Catharsis and purging scapegoats often contribute to maintaining social systems. The word “scapegoat" is a translation of “Azazel" that appears in chapter 16 of Leviticus, the Bible. It was a goat that escaped to the outside wilderness, with the sins of the people placed on it. By extension, it has come to mean any group or individual that innocently bears the blame of others.
An often-cited example of the scapegoat is the Witch-hunting in Medieval Europe. A witch was believed to apply a special ointment to her body, fly in the air riding blooms, and join the Sabbat. The ointment meant an aphrodisiac; the broomstick a penis; flying in the air orgasm; the Sabbat the sexual orgy.
They thought such Dionysian disorder resulted from witches transgressing the boundary of sexual norms. When the boundary between a system and its environment comes to fade, the system falls into crisis. Burning witches at the stake was a ritual necessary for the system to differentiate itself from its environment and re-create the order.
We feel illegal activities are “dirty". If agents of a social system begin to break laws, they become unable to anticipate others’ behaviors mutually. This increase in social entropy makes us feel social systems are polluted. Punishment can decrease social entropy, but punishing the innocent increases social entropy in the long run.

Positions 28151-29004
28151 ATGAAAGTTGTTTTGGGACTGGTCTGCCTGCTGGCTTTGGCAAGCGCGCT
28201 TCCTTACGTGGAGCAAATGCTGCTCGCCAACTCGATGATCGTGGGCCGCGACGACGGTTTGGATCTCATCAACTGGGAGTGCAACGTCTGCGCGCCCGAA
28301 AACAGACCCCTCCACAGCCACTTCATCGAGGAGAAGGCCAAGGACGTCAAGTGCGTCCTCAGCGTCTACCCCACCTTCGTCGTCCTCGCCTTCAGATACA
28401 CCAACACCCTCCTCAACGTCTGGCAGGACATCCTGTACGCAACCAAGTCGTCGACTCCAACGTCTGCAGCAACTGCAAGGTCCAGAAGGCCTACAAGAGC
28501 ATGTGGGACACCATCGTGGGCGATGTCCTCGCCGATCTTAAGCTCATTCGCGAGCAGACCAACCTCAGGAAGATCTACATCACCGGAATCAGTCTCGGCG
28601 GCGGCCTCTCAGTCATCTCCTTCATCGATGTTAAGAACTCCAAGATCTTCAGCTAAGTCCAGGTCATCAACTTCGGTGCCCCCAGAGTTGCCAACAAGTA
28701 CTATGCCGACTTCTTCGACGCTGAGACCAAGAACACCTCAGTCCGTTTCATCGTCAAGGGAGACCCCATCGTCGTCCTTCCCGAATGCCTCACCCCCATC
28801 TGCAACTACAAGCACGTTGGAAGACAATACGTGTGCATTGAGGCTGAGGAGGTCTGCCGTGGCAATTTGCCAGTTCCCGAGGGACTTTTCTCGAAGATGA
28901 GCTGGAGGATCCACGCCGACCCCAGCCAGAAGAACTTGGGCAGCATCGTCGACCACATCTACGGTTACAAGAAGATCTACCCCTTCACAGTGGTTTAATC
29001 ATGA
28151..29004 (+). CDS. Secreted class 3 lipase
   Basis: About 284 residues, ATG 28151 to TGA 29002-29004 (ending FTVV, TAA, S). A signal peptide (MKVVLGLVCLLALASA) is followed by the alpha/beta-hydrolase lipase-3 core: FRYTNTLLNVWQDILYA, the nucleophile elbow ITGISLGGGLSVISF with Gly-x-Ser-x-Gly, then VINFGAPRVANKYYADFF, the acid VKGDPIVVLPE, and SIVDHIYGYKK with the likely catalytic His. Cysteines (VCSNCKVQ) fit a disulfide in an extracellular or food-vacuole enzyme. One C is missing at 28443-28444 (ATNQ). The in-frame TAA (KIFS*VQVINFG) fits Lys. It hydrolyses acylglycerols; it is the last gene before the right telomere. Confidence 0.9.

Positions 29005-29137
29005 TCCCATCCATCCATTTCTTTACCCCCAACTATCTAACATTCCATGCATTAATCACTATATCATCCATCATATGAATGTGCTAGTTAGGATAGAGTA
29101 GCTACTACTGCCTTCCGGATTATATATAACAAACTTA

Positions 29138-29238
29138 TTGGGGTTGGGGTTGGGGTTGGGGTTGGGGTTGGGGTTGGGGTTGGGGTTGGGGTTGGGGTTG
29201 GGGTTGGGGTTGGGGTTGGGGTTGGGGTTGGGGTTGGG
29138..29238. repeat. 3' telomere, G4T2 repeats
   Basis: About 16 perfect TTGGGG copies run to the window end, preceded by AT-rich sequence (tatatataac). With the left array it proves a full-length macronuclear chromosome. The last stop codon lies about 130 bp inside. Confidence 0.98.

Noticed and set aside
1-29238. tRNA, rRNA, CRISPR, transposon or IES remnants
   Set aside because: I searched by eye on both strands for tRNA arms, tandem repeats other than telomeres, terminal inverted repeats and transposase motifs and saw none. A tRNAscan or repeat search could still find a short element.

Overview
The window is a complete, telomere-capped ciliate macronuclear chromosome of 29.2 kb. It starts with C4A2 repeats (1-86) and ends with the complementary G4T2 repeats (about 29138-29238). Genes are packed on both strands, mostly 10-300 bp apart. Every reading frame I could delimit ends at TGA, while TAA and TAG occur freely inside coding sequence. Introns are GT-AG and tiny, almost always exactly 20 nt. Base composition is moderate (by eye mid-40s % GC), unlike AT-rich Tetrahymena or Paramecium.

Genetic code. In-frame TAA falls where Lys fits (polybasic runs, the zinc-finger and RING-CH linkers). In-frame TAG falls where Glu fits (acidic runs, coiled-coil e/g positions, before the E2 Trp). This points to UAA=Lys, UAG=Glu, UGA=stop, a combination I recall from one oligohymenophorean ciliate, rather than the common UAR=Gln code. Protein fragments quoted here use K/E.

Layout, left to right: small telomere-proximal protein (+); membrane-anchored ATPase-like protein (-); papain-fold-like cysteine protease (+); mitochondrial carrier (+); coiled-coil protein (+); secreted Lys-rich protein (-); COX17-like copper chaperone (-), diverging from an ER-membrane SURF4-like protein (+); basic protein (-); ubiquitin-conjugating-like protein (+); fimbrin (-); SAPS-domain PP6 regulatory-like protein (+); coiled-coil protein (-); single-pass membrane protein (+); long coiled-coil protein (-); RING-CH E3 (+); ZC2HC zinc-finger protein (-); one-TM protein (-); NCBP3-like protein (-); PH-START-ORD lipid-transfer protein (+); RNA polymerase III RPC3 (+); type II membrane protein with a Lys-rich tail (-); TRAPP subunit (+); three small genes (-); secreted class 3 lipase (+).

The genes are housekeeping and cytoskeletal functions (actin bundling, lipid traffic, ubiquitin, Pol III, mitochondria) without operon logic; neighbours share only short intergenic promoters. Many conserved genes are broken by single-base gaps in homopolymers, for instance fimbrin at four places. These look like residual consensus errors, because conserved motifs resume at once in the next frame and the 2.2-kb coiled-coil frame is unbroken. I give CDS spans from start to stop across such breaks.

The medieval witch-hunt was most frequent when the Little Ice Age caused a harvest failure. The ruling classes had to accuse somebody of the starvation crisis to evade their responsibilities. The scapegoats that the medieval Christian power chose were the heathen magicians that were aliens and peripheral to it.
Some scapegoats were male but most of them were female. There are two reasons for it. First, women had a peripheral status in those days. Second, sterile women were associated with crop failure. That’s why they were the most likely candidates for witches. Anyway, they were innocent.
Purging innocent scapegoats can bring about a temporal catharsis effect, but it does not contribute to maintaining the social system. Here again, we must take causality into consideration. Because the witches were not the true cause of the disasters, the catharsis had no enduring effects, so that people had to repeat the purging, until they realized it had nothing to do with the disasters.
Any selection can reduce entropy in itself. The selection we consider to be good is what directly or indirectly reduces the entropy of our systems. To sum up, pollution is what directly or indirectly increases the entropy of the estimator, whether the entropy is material or informational.